The film is the 1915 "A Night in the Show" (hence the subtitle Charlie at the Show), filmed for Essanay studies (the logo in the corner), Chaplin took on two roles, that of the two inebriates Mr Pest and Mr Rowdy. Here he is Mr Pest who keeps moving into different seats before the show eventually starts, ending up in the best seat in the house, the front balcony by the side of the stage. The woman of his attraction is Edna Purviance, who appeared as female lead in more of his films than any other actress, although in this one she only has a small part. The plot and the scenes of the film were taken from the stage show that Chaplin performed as part of the Fred Karno Company called "A Night at the English Music Hall" when it toured the USA. Mr Rowdy will pour beer down on the audience, there will be escaped snakes, a minor custard pie incident, a lady pushed in a fountain, and it will all end with a fire eater and a fire hose out of control. The usual comedy mayhem.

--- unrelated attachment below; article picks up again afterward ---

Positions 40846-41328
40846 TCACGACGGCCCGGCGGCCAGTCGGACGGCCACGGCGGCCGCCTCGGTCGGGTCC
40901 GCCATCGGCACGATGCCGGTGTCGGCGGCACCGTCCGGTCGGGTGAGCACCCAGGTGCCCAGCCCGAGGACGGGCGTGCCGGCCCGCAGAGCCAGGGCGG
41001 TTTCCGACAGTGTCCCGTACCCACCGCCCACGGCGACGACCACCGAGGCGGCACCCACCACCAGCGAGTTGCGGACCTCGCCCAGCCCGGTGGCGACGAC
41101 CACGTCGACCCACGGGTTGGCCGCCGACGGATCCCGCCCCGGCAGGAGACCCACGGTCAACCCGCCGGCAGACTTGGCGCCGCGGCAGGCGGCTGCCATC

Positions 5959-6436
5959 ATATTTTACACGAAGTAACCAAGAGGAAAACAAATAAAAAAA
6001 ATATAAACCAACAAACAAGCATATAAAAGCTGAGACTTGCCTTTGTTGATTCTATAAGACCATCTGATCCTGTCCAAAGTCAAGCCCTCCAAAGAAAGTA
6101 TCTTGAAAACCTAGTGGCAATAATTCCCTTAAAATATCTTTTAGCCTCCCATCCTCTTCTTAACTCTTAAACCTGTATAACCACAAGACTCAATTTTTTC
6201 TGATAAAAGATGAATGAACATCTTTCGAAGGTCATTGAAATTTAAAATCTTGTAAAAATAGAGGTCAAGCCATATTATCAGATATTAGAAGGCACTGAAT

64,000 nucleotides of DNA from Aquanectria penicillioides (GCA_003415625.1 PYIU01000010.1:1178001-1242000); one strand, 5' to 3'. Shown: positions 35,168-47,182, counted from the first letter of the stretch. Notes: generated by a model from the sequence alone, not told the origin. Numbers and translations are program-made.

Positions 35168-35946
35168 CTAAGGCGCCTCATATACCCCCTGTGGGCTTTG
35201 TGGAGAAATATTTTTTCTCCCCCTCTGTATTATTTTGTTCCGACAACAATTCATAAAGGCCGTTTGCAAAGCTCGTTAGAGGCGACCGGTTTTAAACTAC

The poster featuring the scary lady that makes Chaplin move seats yet again.
Beth at The Best Hearts Are Crunchy is the hostess of Postal Friendship Friday
Wednesday, 9 February 2011
"Brilliant Winter Day" by Risto Toivonen
Crisp bright winter days are like jewels spread amongst the dark. My sender lives towards the north of Finland and when she sent this card at the end of January the sun was shining, it was -26 degrees and the trees were covered in frost. She recommends coming to ski in winter, but then quips, that winter every season. It came with a 2009 stamp
from a miniature sheet on Fashion. This outfit was designed by Tuomas Laitinen and his sister, the artist Anna Laitinen. On its own the stamp looks a attractively spooky as though it is from some fairy tale (or is that just me) but seen as a whole sheet it gives a different feel:
The Top of the World site goes into lots more detail on shoes and more here (page a third of the way down)
Thank you Pirjo. Hope the temperature is heading upwards